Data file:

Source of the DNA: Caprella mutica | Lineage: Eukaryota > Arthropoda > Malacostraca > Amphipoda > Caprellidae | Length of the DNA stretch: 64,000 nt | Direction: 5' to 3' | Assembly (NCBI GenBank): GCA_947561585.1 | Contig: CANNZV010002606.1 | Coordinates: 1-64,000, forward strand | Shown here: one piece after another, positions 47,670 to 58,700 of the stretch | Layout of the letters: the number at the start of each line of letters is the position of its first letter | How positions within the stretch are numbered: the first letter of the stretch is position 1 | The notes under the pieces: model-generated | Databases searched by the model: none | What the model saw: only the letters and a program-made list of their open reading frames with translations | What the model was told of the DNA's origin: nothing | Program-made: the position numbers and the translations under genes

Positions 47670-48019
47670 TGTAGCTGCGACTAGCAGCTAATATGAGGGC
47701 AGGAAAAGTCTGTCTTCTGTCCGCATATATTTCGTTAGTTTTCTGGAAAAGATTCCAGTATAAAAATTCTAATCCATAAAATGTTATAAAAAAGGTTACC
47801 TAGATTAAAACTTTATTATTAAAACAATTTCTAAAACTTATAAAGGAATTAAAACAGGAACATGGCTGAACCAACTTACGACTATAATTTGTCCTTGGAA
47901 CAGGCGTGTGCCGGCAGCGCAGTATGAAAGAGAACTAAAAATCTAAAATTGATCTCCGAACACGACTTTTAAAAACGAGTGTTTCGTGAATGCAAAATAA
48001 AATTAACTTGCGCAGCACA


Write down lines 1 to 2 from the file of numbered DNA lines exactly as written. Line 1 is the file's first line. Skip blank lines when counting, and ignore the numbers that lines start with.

Source of the DNA: Caprella mutica | Lineage: Eukaryota > Arthropoda > Malacostraca > Amphipoda > Caprellidae | Length of the DNA stretch: 64,000 nt | Direction: 5' to 3' | Assembly (NCBI GenBank): GCA_947561585.1 | Contig: CANNZV010002606.1 | Coordinates: 1-64,000, forward strand | Shown here: one piece after another, positions 47,670 to 58,700 of the stretch | Layout of the letters: the number at the start of each line of letters is the position of its first letter | How positions within the stretch are numbered: the first letter of the stretch is position 1 | The notes under the pieces: model-generated | Databases searched by the model: none | What the model saw: only the letters and a program-made list of their open reading frames with translations | What the model was told of the DNA's origin: nothing | Program-made: the position numbers and the translations under genes

Positions 47670-48019